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In Einstein's theory of general relativity, gravity can become so strong that matter can collapse under its own weight to infinite density. Such an event causes what is called a singularity. There is a conjecture, called cosmic censorship, that proposes that all singularities that might develop in the real universe are hidden away inside event horizons. The horizon marks the boundary of a black hole, behind which no information can escape to the outside universe. Therefore cosmic censorship implies that all singularities are hidden inside black holes.
When attempting to evolve a black hole numerically, we somehow must be able to deal with the singularity inside. But a computer program will "crash" if it tries to compute quantities that are infinite, so some strategy must be developed to hide the singularity from the computer too.
In the diagram above, the wavy line represents a singularity and the red line represents the black hole horizon, evolving in time. Left of the horizon is the black hole's interior. This region can never communicate with the universe outside the horizon.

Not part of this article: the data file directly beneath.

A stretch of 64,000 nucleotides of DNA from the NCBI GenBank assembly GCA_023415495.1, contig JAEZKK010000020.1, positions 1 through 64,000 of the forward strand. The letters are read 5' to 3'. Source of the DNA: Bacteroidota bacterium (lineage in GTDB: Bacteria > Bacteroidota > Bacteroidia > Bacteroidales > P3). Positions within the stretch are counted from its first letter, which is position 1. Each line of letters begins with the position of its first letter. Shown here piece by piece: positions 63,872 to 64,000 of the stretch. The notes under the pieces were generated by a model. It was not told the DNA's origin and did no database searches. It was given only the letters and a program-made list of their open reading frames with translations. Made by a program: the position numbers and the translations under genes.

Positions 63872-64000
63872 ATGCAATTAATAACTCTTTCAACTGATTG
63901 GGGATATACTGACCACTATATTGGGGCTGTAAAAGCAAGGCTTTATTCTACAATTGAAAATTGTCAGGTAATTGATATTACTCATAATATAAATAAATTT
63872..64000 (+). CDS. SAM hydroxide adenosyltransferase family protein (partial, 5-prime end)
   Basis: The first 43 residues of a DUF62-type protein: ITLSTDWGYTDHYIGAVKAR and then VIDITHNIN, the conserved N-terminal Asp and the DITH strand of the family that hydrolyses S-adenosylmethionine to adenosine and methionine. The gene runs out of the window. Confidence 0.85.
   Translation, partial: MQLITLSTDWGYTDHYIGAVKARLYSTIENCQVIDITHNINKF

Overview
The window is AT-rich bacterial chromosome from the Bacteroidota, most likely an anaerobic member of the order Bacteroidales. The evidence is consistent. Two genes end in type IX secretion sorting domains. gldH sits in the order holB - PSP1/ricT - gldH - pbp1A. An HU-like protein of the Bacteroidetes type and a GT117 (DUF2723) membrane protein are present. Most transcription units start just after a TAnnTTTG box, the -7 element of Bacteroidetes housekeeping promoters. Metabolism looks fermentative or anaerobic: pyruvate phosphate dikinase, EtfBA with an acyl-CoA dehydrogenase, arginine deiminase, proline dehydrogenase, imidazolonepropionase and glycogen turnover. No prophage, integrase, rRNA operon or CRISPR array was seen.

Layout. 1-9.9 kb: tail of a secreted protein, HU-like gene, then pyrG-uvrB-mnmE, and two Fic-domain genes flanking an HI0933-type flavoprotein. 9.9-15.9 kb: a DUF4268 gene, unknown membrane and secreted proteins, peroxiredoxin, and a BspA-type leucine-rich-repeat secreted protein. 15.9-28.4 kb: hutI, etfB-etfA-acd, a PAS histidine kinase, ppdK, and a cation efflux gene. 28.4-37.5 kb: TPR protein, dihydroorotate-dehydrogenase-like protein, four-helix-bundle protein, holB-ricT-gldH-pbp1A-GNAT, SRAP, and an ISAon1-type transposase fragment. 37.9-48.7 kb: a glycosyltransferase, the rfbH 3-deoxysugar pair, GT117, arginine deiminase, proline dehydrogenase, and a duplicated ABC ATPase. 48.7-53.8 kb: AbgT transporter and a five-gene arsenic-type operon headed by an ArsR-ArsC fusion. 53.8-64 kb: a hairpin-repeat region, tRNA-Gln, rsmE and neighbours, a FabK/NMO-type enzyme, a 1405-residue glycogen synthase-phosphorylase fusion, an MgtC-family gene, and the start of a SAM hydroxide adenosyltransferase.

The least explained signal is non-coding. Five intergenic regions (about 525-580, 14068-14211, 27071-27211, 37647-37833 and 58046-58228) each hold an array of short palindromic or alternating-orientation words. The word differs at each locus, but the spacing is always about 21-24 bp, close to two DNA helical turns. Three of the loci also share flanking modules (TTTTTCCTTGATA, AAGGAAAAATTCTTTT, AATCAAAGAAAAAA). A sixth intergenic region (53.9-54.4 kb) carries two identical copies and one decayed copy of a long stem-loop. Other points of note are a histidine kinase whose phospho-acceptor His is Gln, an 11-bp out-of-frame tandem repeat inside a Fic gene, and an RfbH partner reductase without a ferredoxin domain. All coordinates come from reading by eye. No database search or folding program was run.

Now imagine trying to compute the value of the gravitational field at different points in space at different times. The "time slices" in diagram 2 below (marked t = 0,10,20) provide a way by which we can divide up time to do calculations. But, if we took such "straight" horizontal slices, we would intersect the singularity before time t=20 and our code would crash because of the infinities there.
If we want to perform some interesting calculations, out where the gravitational waves are, a cleverer choice would be to take time slices that bend upwards. In diagram 3 below we show two slices (marked t=10 and t=30) that cover more of the spacetime of interest, including the gravitational waves leaving the black hole, while at the same time avoiding the infinities found at the singularity. But, although these bent time slices allow us to study more of the spacetime, they also cause lots of numerical trouble. As portrayed in the diagram, the time slices bend more and more as we reach ever further into the future in one place. While avoiding the singularity inside the black hole, the calculations become more difficult, until eventually the slicing "snaps" and again the code crashes.
In one new approach illustrated below (diagram 4), the horizon is used as an inner boundary. Since information inside the horizon can never get out, in principle we could use slices like those marked below to do our calculations on. These slices do not have any "bending pathology," but their length varies, and data on the left edge of the slice must be specified in some way. Called Horizon Boundary Conditions, this novel computational method is being pursued by many research groups at present.
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